The lantana bonsai tree

Welcome to our information on the brilliant lantana bonsai tree!

Firstly, we'd like to point out that in our opinion, the lantana is one of the most underrated species of bonsai. Most would-be 'bonsaiers' generally stick to the ol' Juniper, elm or maple, but other species like the lantana make for fantastic growing!

Please, do the bonsai world a favour, and consider growing one?


Now, the lantana bonsai grows freely in places such as Africa, tropical Americas and Australia. When it grows in high numbers, it is considered to be a pest and can be dangerous for animals that feed on lantana leaves, which are poisonous to some animals.

Don't worry......... i'm sure your Jack Russell will be fine, just don't allow it to eat it!

Want to know what makes the lantana such an amazing tree? It's flowers! Yep, the lantana bonsai is a flowering species that produces unbelievable red, orange, yellow or blue florets, in attractive bunches. Next amazing fact - the florets and leaves attract butterflies. Butterflies literally go nuts over the taste of the leaves, of which are honey-like. Wouldn't you love a butterfly magnet/mystical bonsai in your backyard?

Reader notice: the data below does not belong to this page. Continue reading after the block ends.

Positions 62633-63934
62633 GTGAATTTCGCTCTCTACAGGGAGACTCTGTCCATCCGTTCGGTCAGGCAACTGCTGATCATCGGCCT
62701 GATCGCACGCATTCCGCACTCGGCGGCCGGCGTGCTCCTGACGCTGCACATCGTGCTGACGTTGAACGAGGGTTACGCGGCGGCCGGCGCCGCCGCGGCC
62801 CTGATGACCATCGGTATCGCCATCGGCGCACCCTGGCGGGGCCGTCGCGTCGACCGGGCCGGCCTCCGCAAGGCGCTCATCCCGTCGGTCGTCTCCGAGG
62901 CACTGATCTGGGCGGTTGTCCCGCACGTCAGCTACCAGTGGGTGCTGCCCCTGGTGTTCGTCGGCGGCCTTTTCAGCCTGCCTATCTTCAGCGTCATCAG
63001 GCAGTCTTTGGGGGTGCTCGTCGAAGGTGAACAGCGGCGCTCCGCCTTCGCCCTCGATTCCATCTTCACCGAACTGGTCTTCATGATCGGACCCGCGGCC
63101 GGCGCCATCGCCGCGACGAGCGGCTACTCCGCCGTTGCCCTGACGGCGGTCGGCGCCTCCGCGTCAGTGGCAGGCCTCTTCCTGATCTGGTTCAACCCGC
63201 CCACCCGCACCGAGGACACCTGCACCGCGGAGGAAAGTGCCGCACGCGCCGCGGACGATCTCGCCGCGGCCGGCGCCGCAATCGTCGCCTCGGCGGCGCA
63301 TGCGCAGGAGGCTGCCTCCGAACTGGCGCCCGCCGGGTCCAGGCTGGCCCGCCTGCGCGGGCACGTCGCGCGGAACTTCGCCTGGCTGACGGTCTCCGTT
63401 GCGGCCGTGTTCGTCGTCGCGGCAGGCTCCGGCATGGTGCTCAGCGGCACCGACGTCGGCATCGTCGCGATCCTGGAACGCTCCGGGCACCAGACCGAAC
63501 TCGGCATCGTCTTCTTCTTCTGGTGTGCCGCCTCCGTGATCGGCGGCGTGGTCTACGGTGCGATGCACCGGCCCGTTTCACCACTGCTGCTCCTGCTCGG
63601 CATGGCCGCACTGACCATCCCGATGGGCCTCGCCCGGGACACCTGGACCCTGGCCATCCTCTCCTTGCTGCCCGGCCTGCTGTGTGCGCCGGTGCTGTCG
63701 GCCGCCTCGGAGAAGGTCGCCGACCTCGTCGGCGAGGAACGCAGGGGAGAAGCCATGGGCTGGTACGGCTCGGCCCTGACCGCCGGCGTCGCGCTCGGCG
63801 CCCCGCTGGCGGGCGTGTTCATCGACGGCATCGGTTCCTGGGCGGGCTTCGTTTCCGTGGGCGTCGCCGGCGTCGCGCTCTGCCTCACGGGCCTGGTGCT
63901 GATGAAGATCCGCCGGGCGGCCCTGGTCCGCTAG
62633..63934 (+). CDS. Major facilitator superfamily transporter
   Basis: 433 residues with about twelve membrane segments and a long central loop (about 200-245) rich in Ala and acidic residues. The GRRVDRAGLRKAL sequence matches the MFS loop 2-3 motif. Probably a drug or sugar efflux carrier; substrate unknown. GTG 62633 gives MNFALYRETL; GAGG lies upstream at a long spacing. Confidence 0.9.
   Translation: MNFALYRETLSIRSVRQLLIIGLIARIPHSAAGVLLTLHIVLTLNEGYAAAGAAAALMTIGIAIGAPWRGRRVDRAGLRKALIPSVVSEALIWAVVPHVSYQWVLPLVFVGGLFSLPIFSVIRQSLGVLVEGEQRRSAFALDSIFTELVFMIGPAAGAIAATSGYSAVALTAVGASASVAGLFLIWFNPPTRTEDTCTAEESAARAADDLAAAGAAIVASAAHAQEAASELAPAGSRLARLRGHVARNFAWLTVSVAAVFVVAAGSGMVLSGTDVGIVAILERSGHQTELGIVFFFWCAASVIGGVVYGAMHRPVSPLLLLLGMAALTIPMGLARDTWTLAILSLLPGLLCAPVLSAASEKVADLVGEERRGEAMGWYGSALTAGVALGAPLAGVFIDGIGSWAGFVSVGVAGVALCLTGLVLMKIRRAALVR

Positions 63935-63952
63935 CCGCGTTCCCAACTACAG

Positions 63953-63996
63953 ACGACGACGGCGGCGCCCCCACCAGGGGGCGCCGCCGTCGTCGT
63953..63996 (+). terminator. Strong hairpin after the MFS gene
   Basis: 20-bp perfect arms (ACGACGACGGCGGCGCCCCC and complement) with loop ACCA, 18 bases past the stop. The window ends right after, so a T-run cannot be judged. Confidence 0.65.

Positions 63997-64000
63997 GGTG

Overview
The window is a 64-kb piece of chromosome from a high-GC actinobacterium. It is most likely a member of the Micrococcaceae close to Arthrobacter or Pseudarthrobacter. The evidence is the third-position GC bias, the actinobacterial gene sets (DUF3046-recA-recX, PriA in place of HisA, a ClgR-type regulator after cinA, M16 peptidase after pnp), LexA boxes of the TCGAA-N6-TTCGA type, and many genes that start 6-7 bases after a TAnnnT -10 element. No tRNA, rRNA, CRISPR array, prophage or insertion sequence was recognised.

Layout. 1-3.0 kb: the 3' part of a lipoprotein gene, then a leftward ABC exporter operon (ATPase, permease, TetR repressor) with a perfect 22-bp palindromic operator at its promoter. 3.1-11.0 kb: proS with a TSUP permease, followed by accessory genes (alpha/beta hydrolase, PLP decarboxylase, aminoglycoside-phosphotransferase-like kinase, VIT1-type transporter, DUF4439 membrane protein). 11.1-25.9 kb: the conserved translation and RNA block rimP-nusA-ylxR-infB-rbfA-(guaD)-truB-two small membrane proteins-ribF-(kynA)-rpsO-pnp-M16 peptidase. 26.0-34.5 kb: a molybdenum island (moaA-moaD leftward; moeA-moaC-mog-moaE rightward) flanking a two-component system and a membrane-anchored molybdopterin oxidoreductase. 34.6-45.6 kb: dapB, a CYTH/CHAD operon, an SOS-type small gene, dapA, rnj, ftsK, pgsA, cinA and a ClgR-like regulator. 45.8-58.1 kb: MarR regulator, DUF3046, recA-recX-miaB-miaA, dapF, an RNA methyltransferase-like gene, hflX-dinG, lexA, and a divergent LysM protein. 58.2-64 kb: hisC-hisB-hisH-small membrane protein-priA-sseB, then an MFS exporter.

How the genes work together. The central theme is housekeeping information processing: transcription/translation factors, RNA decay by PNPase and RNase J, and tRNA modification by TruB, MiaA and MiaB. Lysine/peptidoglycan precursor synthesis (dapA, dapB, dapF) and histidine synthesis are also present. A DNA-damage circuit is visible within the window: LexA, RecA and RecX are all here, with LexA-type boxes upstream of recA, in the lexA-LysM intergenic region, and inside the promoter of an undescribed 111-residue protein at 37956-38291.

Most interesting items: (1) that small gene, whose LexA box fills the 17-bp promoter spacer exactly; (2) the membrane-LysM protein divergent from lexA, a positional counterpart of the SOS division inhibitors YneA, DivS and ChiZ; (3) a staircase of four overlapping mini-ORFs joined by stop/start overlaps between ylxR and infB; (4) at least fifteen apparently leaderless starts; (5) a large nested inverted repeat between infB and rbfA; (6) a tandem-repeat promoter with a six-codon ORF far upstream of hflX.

Soil, Lighting & Watering

• Use a basic bonsai soil mix that drains easily

• Using a little bit of organic material in the soil will help your tree become stronger

• Your lantana bonsai will thrive in full sunlight, like in it's home countries. In winter it will fare well in most environments, but try to take it inside if sub-zero temperatures are forecast

Water your lantana daily, and due to it's drought-efficient nature, you can actually allow the soil to go dry. If you're away for a day or two and forget, you should be ok....... just avoid this in summer!


• Your lantana will love to be fed! Use a low-nitrogen liquid bonsai fertilizer once a week in spring, once a fortnight in summer, and once monthly in winter


•Repot your lantana once every 3 years, or when you can see the roots becoming unruly!

Pruning & Wiring

• Prune your lantana at the start of spring

• Using bonsai pruning tools, cut back leaves as they begin growing. You will want to keep the growth quite even around the tree, to maintain the dwarfed appearance

• Your lantana will benefit from, and can handle, complete defoliation. This process will see you removing all of the tree's leaves at the start of Spring. When the leaves begin growing back, you will then remove the leaves that become too big. Defoliation can make leaves up to two thirds smaller, depending on growing conditions!

• Use thin gauge bonsai wire to avoid snapping brittle branches

• Wire your lantana bonsai in a cascade, upright,m informal upright or slanting style. For more information on everything above, check out our extensive care guides!

Leave our lantana bonsai page and head back to our Species Page A - N!